Community Board 16, which represents Brownsville, held its monthly meeting at 444 Thomas Boyland Street on Tuesday May 23.
The night began with Deputy Inspector Rafael Mascol of the 73rd Precinct who gave a report on crime statistics in the neighborhood. Resident Cleopatra Brown asked Mascol about obtaining incident reports after being unable to obtain one from the 73rd precinct. “It shouldn’t have to take a 311 call to be able to obtain an incident report,” Brown said.
Mascol assured her that she should’ve been able to obtain the incident report. “Any precinct is able to print out an incident report for you as long as you were involved in it,” Mascol said.
The exchange also led to the topic of Uber drivers being harassed by undercover cops in Brownsville and East New York. “This is my first time hearing about this,” Mascol said, before asking the crowd if they had heard about this problem.
Next came Michael Sandler presenting the Brownsville Neighborhood Plan. Sandler said the plan for the neighborhood would be released on June 1, with an event on the same day at P.S./I.S. 323’s Gymnasium. The plan included many public workshops and they spoke to 500 Brownsville residents.
The plan includes converting six vacant sites in the neighborhood to include affordable housing, a rec center, and 100,000 square feet of retail. All the sites will have different themes, the area by Rockaway Avenue will have arts and culture, Broadway Avenue will promote retail, the Christopher Street site will be innovation and entrepreneurship and include a business incubator. Also, the Livonia site will be healthy living, and will have access to healthy food.
“The plan will set the framework for coordinating the investment of city agencies to ensure that the different agencies are achieving common goals through their projects,” said Sandler. “All told, there’s about $150 million worth of city investment represented in this plan.”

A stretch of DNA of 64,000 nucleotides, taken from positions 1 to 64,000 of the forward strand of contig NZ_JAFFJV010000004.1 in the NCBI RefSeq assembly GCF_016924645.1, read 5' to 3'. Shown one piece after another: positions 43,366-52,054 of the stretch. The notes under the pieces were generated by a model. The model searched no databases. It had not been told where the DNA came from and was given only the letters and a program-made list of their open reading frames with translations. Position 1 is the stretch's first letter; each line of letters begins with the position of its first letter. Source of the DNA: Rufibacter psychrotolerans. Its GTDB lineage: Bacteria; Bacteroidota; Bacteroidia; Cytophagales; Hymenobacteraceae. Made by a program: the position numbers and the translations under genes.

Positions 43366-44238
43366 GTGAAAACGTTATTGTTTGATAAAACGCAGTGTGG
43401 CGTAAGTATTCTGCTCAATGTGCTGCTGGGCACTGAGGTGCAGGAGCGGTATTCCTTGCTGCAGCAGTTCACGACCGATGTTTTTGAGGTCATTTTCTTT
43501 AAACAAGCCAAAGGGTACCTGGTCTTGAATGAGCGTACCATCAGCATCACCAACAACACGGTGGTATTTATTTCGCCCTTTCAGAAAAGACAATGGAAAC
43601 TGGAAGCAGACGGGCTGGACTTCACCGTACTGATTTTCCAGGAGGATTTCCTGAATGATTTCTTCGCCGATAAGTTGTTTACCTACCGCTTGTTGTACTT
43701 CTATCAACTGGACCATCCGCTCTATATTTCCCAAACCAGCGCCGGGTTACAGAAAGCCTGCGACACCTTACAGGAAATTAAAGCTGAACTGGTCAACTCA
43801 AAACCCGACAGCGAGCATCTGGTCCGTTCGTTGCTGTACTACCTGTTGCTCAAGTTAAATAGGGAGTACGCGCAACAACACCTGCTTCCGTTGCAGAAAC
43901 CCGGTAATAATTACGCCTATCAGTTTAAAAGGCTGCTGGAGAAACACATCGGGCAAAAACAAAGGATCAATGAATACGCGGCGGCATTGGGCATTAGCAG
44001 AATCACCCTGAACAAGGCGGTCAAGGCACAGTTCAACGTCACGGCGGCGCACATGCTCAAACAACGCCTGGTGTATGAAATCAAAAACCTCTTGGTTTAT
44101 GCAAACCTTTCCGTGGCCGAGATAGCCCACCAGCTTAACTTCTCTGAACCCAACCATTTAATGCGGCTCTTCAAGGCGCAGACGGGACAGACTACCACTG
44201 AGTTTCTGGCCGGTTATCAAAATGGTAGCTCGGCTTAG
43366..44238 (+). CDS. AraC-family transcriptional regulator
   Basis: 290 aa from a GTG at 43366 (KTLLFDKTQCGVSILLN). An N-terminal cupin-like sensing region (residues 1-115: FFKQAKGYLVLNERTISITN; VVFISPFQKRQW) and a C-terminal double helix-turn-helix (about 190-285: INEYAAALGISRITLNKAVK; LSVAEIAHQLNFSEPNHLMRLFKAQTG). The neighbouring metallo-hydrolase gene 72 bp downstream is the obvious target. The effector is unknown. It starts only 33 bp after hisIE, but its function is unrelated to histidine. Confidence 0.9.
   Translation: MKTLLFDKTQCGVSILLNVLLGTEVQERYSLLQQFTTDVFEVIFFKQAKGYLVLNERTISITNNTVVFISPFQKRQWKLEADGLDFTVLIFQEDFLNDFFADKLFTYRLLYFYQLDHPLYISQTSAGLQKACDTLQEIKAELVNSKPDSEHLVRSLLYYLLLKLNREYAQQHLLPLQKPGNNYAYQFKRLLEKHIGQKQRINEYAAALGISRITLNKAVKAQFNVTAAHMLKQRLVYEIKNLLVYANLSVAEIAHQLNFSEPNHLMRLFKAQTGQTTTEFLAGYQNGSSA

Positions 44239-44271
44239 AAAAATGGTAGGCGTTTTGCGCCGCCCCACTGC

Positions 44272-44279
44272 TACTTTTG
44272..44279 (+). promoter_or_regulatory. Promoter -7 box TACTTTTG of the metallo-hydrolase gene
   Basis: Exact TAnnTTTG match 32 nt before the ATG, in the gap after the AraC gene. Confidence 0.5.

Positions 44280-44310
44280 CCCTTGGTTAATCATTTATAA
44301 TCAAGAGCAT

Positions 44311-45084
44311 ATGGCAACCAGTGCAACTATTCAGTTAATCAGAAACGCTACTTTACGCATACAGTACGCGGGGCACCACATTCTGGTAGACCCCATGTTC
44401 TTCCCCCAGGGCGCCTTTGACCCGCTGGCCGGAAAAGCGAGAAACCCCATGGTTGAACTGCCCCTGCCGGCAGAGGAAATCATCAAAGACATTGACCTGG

Residents were concerned about the issues of affordable housing, to which Sandler answered that the affordable housing would be available to those that meet the threshold, but added, the plan will include 150 new affordable homes, co-ops, condominiums, and single family homes, which will be restricted to be affordable. The full plan will be released on June 1.
A new resolution was also passed that will establish workgroups among Brooklyn community districts. It will include a 12-person committee made up of the chairpersons. It allows for a more collaborative working style.
Christopher Durosinmi, a representative for Pre-K for all, urged resident to signup children born in 2014 for the program. It is the first nationwide initiative to give children 3 and up Pre-K care. He told them that the rollout is being finalized and they’re currently expanding teacher recruitment. He also assured residents that it will be open to residents of homeless shelters. The program will begin in September.
Plans for the remodeling of the Callahan Kelly Playground and Betsy Head Park. The schematic for Callahan Kelly playground was allocated $18.1 million for the project. It will also include a complete change to the look of the park, with new entrances, the incorporation of a Greenstreet across Eastern Parkway and the closing of the portion of Sackman Street that runs through the park.
Betsy Head Park was given $30 million for the first phase of the remodeling. It will also include improved the city’s first parkour course, improved lighting.
Martin Maher, the Borough Commissioner, joked about the domino tables that will be included: “Four seats on the domino tables, two for the guys playing and two for the guys cursing on the side,” Maher said, which made the whole room laugh.
A resident asked Maher about minority representation in the building process. Maher said that the companies would need to become part of Vendex, so that they could be considered for projects in New York City.
The committee reports included more information about the other meetings throughout the month.
- A resolution was passed allowing two new LinkNYC kiosks on 2440 Fulton Street and 241 Sackman Street.
- A new bill was passed which raises the penalties for increasing the capacity of a residential space.
- Confusion occurred when the report for Public Safety Committee was given by Margaret Brewer, and they weren’t able to determine what the new guidelines about noise complaints determined when the city requires someone to get a permit.
Community Board 16 meets the fourth Tuesday of each month at 7:00pm. The next planned meeting before the summer break will be on Wednesday, June 28.